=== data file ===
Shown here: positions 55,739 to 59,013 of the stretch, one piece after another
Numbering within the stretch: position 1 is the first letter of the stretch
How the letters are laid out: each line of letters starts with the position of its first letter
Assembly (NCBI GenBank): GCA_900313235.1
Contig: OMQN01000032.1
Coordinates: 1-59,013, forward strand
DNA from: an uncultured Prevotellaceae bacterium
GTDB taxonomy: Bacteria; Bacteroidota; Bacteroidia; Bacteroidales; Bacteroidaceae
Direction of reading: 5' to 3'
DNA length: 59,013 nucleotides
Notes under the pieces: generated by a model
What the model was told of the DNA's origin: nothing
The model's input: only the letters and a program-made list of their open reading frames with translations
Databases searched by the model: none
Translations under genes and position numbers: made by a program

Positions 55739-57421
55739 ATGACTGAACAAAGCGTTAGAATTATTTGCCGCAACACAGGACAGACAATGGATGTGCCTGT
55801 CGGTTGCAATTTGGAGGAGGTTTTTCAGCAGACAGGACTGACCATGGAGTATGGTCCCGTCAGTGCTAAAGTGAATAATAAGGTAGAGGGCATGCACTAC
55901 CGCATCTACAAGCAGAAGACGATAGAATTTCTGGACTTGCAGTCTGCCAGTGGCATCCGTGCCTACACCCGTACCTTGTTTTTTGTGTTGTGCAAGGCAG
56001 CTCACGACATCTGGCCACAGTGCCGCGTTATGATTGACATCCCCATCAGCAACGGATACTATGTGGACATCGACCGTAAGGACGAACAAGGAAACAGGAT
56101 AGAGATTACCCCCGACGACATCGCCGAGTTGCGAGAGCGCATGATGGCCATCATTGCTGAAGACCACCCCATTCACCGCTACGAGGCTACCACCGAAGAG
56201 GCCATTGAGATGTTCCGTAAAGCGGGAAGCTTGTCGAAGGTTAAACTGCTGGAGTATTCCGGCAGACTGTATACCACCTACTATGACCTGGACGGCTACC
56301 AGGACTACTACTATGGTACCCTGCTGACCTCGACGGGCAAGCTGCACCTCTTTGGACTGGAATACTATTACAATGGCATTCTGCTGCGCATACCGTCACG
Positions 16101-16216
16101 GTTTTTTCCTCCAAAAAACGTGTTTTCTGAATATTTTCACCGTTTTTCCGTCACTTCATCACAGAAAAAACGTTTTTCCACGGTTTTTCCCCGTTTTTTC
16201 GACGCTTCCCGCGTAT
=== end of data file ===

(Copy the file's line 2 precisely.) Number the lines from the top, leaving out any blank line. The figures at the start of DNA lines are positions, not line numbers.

Numbering within the stretch: position 1 is the first letter of the stretch